- The Washington Times - Friday, September 25, 2015

GOP presidential candidate Marco Rubio on Friday rolled out a plan to encourage businesses to provide more paid family leave by providing them with a tax break.

Speaking at the Values Voter Summit in Washington, D.C., the freshman Florida senator said that he supports a 25 percent non-refundable tax credit for business that offers between four and 12 weeks of paid leave.

“This won’t solve every scheduling conflict between work and family life. No policy can,” Mr. Rubio said. “But it will help ensure that our people don’t have to sit behind a desk while the most profound moments of their lives pass them by. And it will help our businesses expand and create new jobs by allowing them to keep more of their money rather than send it to Washington.”

Mr. Rubio noted that Hillary Clinton, the front-runner for the Democratic nomination and former secretary of state, has offered misguided big government solutions to the problem.

Mr. Rubio was the first of eight GOP presidential hopefuls that are slated to speak here at the annual gathering of social conservatives, which coincided with the news that House Speaker John A. Boehner, Ohio Republican and a favorite target of grassroots activists, was resigning at the end of October.

“And the issues like this are numerous, and they are so big, so consequential, so generational, that people cannot help but ask: How can it be that we’ve sent a Republican majority to Congress, yet they still aren’t able to stop our country from sliding in the wrong direction?” Mr. Rubio said, before turning to the Boehner announcement.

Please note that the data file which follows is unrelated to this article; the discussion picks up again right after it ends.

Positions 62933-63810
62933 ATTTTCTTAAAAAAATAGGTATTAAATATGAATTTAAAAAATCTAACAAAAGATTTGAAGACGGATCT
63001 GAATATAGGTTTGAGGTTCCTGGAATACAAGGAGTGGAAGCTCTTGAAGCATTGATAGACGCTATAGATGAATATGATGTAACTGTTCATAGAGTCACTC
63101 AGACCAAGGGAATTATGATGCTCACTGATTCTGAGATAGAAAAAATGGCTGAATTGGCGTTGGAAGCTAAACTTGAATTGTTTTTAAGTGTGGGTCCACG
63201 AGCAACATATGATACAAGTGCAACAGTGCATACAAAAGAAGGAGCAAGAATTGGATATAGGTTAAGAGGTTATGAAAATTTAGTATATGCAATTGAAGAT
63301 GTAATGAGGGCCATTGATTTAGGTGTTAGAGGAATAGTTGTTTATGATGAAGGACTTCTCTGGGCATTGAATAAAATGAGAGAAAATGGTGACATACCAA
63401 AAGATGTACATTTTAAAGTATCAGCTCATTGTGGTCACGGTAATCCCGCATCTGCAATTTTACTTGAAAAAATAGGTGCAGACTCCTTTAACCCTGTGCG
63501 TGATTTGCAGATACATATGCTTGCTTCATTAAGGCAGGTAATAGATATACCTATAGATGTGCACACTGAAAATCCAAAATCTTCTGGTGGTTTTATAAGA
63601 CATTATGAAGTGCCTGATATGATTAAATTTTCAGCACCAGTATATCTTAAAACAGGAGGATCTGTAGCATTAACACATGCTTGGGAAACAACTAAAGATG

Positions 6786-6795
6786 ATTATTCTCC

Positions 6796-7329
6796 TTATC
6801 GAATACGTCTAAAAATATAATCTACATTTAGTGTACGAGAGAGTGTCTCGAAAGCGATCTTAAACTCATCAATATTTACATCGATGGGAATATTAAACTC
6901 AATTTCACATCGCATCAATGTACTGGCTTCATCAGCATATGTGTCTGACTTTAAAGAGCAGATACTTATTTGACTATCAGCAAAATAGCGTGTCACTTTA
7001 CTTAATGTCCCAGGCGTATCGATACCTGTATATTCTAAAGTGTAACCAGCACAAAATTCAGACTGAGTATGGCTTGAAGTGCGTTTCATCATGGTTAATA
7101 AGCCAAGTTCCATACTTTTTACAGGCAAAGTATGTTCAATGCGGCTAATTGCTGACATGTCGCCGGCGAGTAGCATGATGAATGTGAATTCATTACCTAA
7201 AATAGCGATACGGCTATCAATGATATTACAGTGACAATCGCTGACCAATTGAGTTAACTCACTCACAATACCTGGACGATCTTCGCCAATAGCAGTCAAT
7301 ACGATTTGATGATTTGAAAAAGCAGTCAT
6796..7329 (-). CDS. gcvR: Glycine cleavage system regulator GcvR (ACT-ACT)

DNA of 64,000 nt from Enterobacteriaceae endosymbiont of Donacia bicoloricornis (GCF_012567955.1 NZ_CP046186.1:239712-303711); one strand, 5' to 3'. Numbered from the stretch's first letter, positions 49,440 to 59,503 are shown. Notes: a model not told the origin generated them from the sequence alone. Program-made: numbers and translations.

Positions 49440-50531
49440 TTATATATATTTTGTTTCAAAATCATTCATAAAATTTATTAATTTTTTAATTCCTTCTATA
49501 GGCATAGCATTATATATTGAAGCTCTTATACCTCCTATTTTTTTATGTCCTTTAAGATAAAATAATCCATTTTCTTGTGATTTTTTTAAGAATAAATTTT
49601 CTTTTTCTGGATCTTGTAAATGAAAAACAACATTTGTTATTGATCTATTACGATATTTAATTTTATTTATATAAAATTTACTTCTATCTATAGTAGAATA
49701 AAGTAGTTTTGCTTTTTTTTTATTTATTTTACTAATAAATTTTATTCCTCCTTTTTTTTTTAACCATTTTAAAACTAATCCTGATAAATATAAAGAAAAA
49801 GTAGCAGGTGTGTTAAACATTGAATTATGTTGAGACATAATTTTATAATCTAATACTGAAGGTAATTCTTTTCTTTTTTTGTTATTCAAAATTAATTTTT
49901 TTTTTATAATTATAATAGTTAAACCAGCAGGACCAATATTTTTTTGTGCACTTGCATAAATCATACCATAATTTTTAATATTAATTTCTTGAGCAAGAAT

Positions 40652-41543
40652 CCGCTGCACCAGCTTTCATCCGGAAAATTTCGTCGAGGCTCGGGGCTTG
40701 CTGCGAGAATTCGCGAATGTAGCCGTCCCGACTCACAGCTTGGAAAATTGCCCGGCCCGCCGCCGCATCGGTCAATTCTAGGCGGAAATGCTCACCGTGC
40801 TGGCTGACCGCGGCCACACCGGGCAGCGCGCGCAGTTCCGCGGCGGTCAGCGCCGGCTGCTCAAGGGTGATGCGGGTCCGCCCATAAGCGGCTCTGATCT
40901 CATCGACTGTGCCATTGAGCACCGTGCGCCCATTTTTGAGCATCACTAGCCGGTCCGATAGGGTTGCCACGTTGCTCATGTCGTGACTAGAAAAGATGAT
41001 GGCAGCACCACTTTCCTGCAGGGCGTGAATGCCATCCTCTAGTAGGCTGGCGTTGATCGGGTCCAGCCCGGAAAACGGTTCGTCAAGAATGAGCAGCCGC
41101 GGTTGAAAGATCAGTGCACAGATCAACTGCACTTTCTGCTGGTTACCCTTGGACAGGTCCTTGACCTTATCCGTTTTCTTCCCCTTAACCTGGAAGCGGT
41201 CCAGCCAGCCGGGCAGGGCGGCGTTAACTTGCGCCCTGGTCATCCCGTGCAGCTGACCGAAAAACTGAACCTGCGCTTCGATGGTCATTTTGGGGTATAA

“We will see how things will go. Just a few minutes ago, Speaker Boehner announced that he was resigning,” Mr. Rubio said, sparking an uproar from the crowd. “I am not here to bash anyone, but the time has come to turn the page.”

Mr. Rubio also took a swipe at the “political class” and “outdated leaders” in Washington, saying that “too many leaders in both parties have fallen out of touch with America.”

“And this is exactly why, after almost five years in the Senate, I’ve had enough,” he said. “I’ve decided to run for president because I’ve realized that none of the problems I got elected to solve are going to be solved if we keep promoting the same people to higher and higher ranks within our government. “

Since turning his attention to the presidential race, Mr. Rubio has missed more votes than most lawmakers in the Senate. He is polling nationally in the middle of the GOP field.

But Mr. Rubio’s recent debate performances have been praised, and some political analysts say it is additional proof that he is well-positioned in the race over the long haul.

Mr. Rubio’s tax break would be capped at 12 weeks and $4,000 per employee. Under the plan, a business that offers $1,600 worth of paid leave would receive a $400 tax break, he said.

• Seth McLaughlin can be reached at smclaughlin@washingtontimes.com.

Copyright © 2023 The Washington Times, LLC. Click here for reprint permission.

Please read our comment policy before commenting.

Click to Read More and View Comments

Click to Hide